Its block and crankshaft are new, and the main bearing diameter is reduced from 60 mm to 53 mm for lower friction. These changes also prepared it for plug-in hybrid duty with a 9.2 kWh Li-ion battery and rear electric drive in the XC90 T8 PHEV. The T8 designation refers to its V-8-like 400-hp performance, while the turbocharged T5 and twin-charged T6 offer performance similar to the old turbo I-5 and I-6 they replace. Denso supplies the Drive-E fuel injection and ECU. Eaton supplies the supercharger and Borg-Warner the turbocharger.
Replacing Old Ford Engines
The Drive-E family’s mission was to replace Volvo’s previous (mostly Ford-based) powertrains with a more efficient and commonized lineup, “so we would have only one installation per car for all variants, which would reduce our investment quite a lot,” says Volvo Powertrain Vice President Michael Fleiss.
“One thing was getting rid of the diversity in our powertrain lineup, and the second was to make very efficient powertrains with lower friction, variable-cam timing and lightweight materials. We also wanted the lowest possible cost of ownership for the customer when it comes to servicing the engine,” Fleiss says.
The modular, scalable design shares a common lower end with “unique top parts for petrol and diesel,” adds Volvo Powertrain Engineering program management director Johan Hallneus.
“We are using a common process in our engine plant, where the petrol and diesel engines go through the same flow and a common engine-management system so we can focus on delivering technology rather than different engine variants and installation processes.”
One major challenge was the transition from old powertrains to new Drive-E powertrains in such a short time. “Since the beginning of 2015 we have had only our own powertrains, diesel and gasoline, in all Volvo vehicles,” Fleiss says. “I don’t think any other car company has changed all powertrains in all of their vehicles in two to three years.”
“We had to do that because it was in the contract when Volvo was sold to Geely,” Hallneus says. “But there were two very positive side effects. One, the fuel consumption of our fleet was drastically reduced. And two, some of our cars that were not new were transformed into essentially new cars by the new powertrains. For example, last year we sold the most XC60s ever, and that car has been in production for five years.”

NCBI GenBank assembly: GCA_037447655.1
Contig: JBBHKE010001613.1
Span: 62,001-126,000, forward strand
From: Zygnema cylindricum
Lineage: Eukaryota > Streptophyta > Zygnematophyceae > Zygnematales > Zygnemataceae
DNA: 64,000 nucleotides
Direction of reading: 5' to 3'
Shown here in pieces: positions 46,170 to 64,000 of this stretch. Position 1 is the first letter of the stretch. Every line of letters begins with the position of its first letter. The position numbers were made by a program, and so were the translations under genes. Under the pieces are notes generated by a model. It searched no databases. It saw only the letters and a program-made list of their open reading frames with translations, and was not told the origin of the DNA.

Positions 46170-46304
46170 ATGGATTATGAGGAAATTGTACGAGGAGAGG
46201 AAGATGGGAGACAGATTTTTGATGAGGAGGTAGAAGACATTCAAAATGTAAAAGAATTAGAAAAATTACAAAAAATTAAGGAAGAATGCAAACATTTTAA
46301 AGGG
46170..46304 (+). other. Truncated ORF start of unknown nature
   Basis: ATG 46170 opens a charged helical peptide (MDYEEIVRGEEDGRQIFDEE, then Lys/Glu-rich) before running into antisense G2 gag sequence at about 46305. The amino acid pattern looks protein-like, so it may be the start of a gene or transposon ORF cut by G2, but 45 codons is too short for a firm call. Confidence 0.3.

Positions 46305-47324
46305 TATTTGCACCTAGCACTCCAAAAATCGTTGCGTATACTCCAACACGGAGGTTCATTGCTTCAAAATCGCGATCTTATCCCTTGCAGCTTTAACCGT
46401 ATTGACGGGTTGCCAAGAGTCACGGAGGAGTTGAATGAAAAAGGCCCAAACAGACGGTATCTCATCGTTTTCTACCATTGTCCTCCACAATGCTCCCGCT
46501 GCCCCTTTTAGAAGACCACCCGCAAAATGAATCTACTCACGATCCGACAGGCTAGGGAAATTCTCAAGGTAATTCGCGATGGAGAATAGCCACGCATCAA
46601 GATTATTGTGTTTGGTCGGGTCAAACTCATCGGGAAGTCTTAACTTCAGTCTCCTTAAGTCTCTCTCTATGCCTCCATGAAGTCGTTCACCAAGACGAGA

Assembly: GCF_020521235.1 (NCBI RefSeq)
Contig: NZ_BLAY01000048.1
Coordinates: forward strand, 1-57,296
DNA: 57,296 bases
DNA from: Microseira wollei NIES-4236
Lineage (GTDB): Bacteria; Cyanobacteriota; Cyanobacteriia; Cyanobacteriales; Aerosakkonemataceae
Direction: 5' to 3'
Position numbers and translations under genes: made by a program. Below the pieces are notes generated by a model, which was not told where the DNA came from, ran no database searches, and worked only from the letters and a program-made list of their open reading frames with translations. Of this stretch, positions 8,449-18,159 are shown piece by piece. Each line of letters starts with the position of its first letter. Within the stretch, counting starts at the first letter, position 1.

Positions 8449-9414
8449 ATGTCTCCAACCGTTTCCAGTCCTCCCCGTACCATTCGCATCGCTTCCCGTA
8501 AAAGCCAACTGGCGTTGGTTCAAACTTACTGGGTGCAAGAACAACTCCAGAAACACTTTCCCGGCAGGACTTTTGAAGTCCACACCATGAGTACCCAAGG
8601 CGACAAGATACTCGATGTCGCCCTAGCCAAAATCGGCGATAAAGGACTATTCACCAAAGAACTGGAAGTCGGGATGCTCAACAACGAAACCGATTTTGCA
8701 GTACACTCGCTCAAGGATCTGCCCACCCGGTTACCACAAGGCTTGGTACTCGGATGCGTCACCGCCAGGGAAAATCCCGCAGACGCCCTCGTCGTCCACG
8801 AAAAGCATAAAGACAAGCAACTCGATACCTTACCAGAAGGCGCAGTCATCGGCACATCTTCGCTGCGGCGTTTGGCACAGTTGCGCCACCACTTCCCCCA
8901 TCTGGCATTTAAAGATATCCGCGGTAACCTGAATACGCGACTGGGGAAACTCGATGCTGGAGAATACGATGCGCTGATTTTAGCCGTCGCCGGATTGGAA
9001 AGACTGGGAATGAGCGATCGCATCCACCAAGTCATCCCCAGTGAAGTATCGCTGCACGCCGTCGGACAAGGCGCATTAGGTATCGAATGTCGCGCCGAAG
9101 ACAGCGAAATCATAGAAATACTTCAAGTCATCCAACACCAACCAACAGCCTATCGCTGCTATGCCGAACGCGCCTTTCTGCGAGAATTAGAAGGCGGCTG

Volvo is not first to team supercharging with turbocharging. Volkswagen has done it with a 1.4L 4-cyl., says Fleiss, “but we have enhanced it quite a bit. The VW supercharger went up to 2,300 rpm, while ours goes to 3,500 rpm, and we use it more than they do.”
Hallneus points to the extraordinary attention to detail that was paid to friction reduction, “not with one breakthrough technique but by taking many small steps with ball bearings on camshafts, improved surfaces on the crankshaft and cylinders, machining refinements and a fully variable oil pump. All these things together build up to best-in-class friction reduction, which really pays off in performance and fuel consumption.”
The other major element, Fleiss adds, is the combustion system. “Friction and the combustion chamber are the keys to fuel consumption and emissions, and we were in the lucky situation that we had to do everything new to get away from our legacy powertrains.”
Fleiss also confirms there is more to come. “We are happy to have a great foundation with our first-generation Drive-E, so now we can improve that and further surprise the industry. My team is busy working on the next-generation Drive-E powertrains with further improvements in friction and combustion, increased injection pressure and some new technologies that will make our engines even more efficient, but not less powerful.”